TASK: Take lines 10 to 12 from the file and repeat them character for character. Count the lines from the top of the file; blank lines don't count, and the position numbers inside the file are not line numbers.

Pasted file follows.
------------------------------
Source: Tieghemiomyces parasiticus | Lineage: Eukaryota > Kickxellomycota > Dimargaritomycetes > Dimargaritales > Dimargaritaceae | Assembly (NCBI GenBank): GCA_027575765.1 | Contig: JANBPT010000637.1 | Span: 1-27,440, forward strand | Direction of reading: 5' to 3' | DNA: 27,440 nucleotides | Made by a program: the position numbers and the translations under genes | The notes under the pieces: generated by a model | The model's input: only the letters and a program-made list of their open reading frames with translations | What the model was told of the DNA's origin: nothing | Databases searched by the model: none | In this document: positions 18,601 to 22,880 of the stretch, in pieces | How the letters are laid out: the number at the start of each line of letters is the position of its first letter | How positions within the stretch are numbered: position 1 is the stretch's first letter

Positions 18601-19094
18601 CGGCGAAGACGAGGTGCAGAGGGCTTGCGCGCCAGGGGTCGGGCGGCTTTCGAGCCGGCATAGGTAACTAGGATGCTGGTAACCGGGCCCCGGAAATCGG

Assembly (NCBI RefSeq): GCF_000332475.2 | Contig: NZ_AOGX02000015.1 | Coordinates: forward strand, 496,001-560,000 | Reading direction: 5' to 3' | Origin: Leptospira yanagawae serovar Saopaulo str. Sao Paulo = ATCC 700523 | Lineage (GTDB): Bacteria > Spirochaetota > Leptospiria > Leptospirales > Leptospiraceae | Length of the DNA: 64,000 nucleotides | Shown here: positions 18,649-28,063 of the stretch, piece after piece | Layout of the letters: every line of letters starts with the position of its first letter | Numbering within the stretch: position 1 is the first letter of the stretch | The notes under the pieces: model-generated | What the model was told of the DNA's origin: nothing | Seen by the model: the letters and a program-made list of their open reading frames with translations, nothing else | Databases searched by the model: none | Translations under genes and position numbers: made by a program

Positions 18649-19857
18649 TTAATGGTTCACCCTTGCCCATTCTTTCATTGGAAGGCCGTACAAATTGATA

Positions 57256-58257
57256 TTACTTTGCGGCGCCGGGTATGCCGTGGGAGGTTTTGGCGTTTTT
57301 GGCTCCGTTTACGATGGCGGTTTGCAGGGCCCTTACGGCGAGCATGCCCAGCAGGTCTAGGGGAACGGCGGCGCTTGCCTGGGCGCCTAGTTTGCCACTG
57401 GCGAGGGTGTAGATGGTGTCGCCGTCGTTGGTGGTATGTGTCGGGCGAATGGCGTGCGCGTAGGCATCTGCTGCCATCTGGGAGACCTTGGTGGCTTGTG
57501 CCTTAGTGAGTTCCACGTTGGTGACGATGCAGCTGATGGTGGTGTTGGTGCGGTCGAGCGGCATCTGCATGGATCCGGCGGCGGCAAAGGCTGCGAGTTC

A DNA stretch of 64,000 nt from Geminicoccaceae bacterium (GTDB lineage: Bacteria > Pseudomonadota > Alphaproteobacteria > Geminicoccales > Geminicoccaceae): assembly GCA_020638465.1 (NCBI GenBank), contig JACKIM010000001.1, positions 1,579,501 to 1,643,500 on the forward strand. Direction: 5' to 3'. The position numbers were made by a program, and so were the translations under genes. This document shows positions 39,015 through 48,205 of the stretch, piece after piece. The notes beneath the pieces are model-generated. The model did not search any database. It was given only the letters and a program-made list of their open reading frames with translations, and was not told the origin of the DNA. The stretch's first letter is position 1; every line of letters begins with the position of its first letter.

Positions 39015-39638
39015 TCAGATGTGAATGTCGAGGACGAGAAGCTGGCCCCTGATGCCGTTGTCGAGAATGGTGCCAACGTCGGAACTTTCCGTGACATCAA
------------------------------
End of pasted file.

57401 GCGAGGGTGTAGATGGTGTCGCCGTCGTTGGTGGTATGTGTCGGGCGAATGGCGTGCGCGTAGGCATCTGCTGCCATCTGGGAGACCTTGGTGGCTTGTG
57501 CCTTAGTGAGTTCCACGTTGGTGACGATGCAGCTGATGGTGGTGTTGGTGCGGTCGAGCGGCATCTGCATGGATCCGGCGGCGGCAAAGGCTGCGAGTTC

A DNA stretch of 64,000 nt from Geminicoccaceae bacterium (GTDB lineage: Bacteria > Pseudomonadota > Alphaproteobacteria > Geminicoccales > Geminicoccaceae): assembly GCA_020638465.1 (NCBI GenBank), contig JACKIM010000001.1, positions 1,579,501 to 1,643,500 on the forward strand. Direction: 5' to 3'. The position numbers were made by a program, and so were the translations under genes. This document shows positions 39,015 through 48,205 of the stretch, piece after piece. The notes beneath the pieces are model-generated. The model did not search any database. It was given only the letters and a program-made list of their open reading frames with translations, and was not told the origin of the DNA. The stretch's first letter is position 1; every line of letters begins with the position of its first letter.